Weekly Roundup 24 May, 2022

By Cat Ramsey | May 24, 2022

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The UN Security Council (UNSC) convened a technology and security briefing on Monday this week. The briefing  particularly focused on technology’s application to maintaining international peace and security. Of late, the UNSC has expressed increased interest in addressing cybersecurity and information technology concerns.

In remarks to the Council, U.S. ambassador to the UN Linda Thomas-Greenfield emphasized that cybersecurity technologies will make the world a more safer and equitable place. She specifically cited how social media can facilitate life-saving information prior to conflict. Greenfield also touched on the rise of targeted cyber-harassment campaigns against female politicians and activists.


Gender and Inclusion

  • Google has announced a new feature of Android 13 that supports accessibility in Braille. Google has added some new shortcuts and made the functionality available without downloading the app Talkback, which had previously been necessary to access Androids in Braille.


Global Tech Policy

  • The U.S. Justice Department has announced a new policy under the Computer Fraud and Abuse Act, in which good-faith hackers and researchers will not be prosecuted for breaking the law. The change has been made in response to a long history of criticism by security researchers for the unclear and undefined language in the act prohibiting accessing a computer “without authorization.” 



  • The U.S. government is supporting cybersecurity and internet access in Ukraine through direct FBI support for cybersecurity law enforcement agencies, USAID funding for technical experts, USAID-provided emergency communications devices, interagency support for Ukraine’s electrical grid, information exchanges between the Cybersecurity and Infrastructure Security Agency (CISA) and the Ukrainian government. 
  • Rodrigo Chaves, president of Costa Rica,  has announced that the country is at war with cybercriminals from the Conti ransomware cartel, who have infiltrated 27 government systems and are demanding 20 million dollars.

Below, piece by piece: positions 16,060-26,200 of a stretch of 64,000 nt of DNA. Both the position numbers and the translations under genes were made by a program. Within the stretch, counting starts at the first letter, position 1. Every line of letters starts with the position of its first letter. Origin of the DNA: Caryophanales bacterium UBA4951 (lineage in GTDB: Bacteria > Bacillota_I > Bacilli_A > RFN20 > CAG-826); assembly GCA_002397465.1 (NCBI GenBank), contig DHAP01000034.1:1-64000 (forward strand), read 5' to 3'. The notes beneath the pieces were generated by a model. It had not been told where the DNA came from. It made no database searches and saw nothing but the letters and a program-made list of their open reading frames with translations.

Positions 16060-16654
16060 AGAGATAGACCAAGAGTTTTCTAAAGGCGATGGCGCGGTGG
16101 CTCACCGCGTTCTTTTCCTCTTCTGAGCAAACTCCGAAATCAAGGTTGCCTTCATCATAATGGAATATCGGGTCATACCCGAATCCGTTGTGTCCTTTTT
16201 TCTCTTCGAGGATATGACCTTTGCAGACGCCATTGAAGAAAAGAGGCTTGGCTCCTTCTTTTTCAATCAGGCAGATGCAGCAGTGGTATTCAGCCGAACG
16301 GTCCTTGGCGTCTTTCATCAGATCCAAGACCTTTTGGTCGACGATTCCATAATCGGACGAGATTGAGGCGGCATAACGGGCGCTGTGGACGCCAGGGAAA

• The U.S. Department of Homeland Security’s Disinformation Governance Board has been suspended and the head of the board, Nina Jankowicz, has resigned after a disastrous rollout in which confusion over the role of the board was used by the far right to accuse the Biden administration of policing free speech. Jankowicz was targeted by aggressive online harassment, abuse, and threats. 
  • A new civil society organization aiming to tackle misinformation in Spanish-speaking communities, called Factchequeado, has launched. The organization was formed in collaboration between the fact checking organizations Chequeado in Argentina and Maldita.es in Spain.


Data Protection and Privacy

  • A study by the Irish Council for Civil Liberties has determined that the average European's data is shared 376 times a day in advertising sales, while the data of those based in the US is shared on average 747 times a day. 



  • Stablecoins, a type of cryptocurrency created to protect investors from the usual ups and downs of cryptocurrency, a very volatile investment, are based on the value of the US dollar. Recently, however, it has come to light that many are not fully backed by dollars in the bank. The nominally stable currency is now crashing.


Games for Good

  • Twitter has created Data Dash to teach users about the platform’s policies through a game. The intervention was designed to increase digital literacy and protect against disinformation. Some users say it has a long way to go, pointing out that the game isn’t particularly fun and does not clearly represent the message about disinformation it was created to demonstrate.


Other Tech News

  • Lethal autonomous weapons systems (LAWS) have allegedly been deployed in the Russian war in Ukraine. More autonomous than drones, currently no international regulations have been developed for LAWS.  Countries at the forefront of developing this technology are fighting to keep it that way.